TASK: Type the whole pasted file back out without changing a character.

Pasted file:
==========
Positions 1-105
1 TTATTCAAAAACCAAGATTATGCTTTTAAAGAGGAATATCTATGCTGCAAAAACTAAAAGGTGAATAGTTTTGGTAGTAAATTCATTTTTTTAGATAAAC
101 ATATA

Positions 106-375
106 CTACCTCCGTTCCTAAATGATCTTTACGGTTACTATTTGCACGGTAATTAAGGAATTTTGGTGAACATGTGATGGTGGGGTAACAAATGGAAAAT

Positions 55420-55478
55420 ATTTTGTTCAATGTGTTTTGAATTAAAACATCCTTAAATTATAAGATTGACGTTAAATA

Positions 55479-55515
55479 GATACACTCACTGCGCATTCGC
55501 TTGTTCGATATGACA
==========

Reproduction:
Positions 1-105
1 TTATTCAAAAACCAAGATTATGCTTTTAAAGAGGAATATCTATGCTGCAAAAACTAAAAGGTGAATAGTTTTGGTAGTAAATTCATTTTTTTAGATAAAC
101 ATATA

Positions 106-375
106 CTACCTCCGTTCCTAAATGATCTTTACGGTTACTATTTGCACGGTAATTAAGGAATTTTGGTGAACATGTGATGGTGGGGTAACAAATGGAAAAT

Positions 55420-55478
55420 ATTTTGTTCAATGTGTTTTGAATTAAAACATCCTTAAATTATAAGATTGACGTTAAATA

Positions 55479-55515
55479 GATACACTCACTGCGCATTCGC
55501 TTGTTCGATATGACA